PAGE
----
According to Brilliant, across all companies, 43 percent reported the economic situation of their companies had improved during the past year, up from 37 percent last quarter and 34 percent last year.
Those good vibes will also translate to good news for job seekers in the accounting, finance, and IT sectors in the year ahead.
"Hiring top talent is no easy task, nor is it accomplished quickly," Wong said. "Businesses want employees who are not only skilled at their jobs, but fit in with the company's culture."
The current hiring climate, and the expensive undertaking of hiring and training new talent, are pushing a new trend in hiring and recruiting, the survey found. Many HR officers and hiring managers report they are opting to hire temporary employees as a way to identify and test drive well qualified candidates for their open accounting, finance and IT positions.
"It's not uncommon, as seen in this survey, that companies hire temporary employees as a means to determine their skills and cultural fit in their firms," said Curtin. "Some survey respondents mentioned it was their usual practice to hire temporary employees as a means to screen for the best fit for their firms."
The recession and its subsequent downsizing also gave many companies the leeway to "alter the way they ran their organizations," according to Brilliant.
"Nearly half of all firms surveyed used this time to undergo significant restructuring in order to match changing trends in their markets," commented Wong. "And with the most robust hiring plans seen in some time, planned staff additions represent solid evidence for firm expansion during the year ahead."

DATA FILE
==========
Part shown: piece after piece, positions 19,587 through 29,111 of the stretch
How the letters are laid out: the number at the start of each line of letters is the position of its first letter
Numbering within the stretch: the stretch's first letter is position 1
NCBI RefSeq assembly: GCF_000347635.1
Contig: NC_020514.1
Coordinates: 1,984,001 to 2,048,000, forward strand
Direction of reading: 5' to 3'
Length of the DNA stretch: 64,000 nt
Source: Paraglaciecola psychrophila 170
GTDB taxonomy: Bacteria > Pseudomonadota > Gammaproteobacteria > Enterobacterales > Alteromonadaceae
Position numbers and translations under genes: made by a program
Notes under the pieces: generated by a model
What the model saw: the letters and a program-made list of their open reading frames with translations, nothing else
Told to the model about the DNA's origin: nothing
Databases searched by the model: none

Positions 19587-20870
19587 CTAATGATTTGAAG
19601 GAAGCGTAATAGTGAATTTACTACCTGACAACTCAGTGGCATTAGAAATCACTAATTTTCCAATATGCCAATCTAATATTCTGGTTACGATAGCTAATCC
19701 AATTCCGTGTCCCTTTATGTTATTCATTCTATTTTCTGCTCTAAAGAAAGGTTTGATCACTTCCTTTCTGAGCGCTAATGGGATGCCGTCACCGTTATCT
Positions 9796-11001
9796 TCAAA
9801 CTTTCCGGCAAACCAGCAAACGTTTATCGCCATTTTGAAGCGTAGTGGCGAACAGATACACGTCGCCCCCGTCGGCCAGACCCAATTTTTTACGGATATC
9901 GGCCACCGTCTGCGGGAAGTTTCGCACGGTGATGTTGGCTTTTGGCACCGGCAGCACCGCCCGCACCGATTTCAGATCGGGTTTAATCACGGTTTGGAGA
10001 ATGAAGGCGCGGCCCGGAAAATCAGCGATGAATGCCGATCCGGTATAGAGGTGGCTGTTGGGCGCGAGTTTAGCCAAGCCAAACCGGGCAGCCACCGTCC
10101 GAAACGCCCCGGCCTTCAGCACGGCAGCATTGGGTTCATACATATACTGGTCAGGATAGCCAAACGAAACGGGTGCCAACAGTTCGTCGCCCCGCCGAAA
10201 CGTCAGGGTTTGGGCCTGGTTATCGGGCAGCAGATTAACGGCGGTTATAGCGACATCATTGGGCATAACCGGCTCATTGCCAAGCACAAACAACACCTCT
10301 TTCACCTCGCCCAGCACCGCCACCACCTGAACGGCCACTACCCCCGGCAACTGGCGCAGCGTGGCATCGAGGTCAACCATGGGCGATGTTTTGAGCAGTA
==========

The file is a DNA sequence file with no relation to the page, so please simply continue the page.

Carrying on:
For public accounting firms, Wong said, the economic downturn required companies to do more with less. But with an improved economy, pent-up demand will need to be filled, because more confident employees may leave current employers for better work/life balance and compensation, he continued.
The Brilliant Q3 2014 Hiring Forecast also found businesses:
- Plan to Increase Hiring. An increased pace of hiring of accounting, finance and IT professionals was planned by 28 percent of surveyed firms. This is a 5 percent increase over last year.
- Anticipate Net Gains in the Total Workforce. Staff expansion was anticipated by 35 percent of all firms, up from 32 percent in the prior quarter and 25 percent last year.
- Intend to Hire Temporary Labor. Among all firms, 16 percent reported they planned to increase the number of temporary employees they hired in the Q3 2014 survey, up from 13 percent in Q1 2014, and nearly identical to last quarter.
- Use Social Media to Recruit Talent. The survey found a near universal agreement that LinkedIn was the top social media choice for recruiting top talent, selected as most effective by 97 percent of all HR professionals and hiring managers. Among users of social media to recruit, 28 percent spent under $2,500, 26 percent spent $2,500 to $10,000, and 26 percent spent more than $10,000 on social media advertising
When assessing the talent pool, respondents identified an "increasing emphasis on expertise," as the biggest gap in the skills of job seekers, cited by 43 percent in the Q1 2014, up from 39 percent in the prior quarter and 33 percent in the Q2 and Q3 of 2013.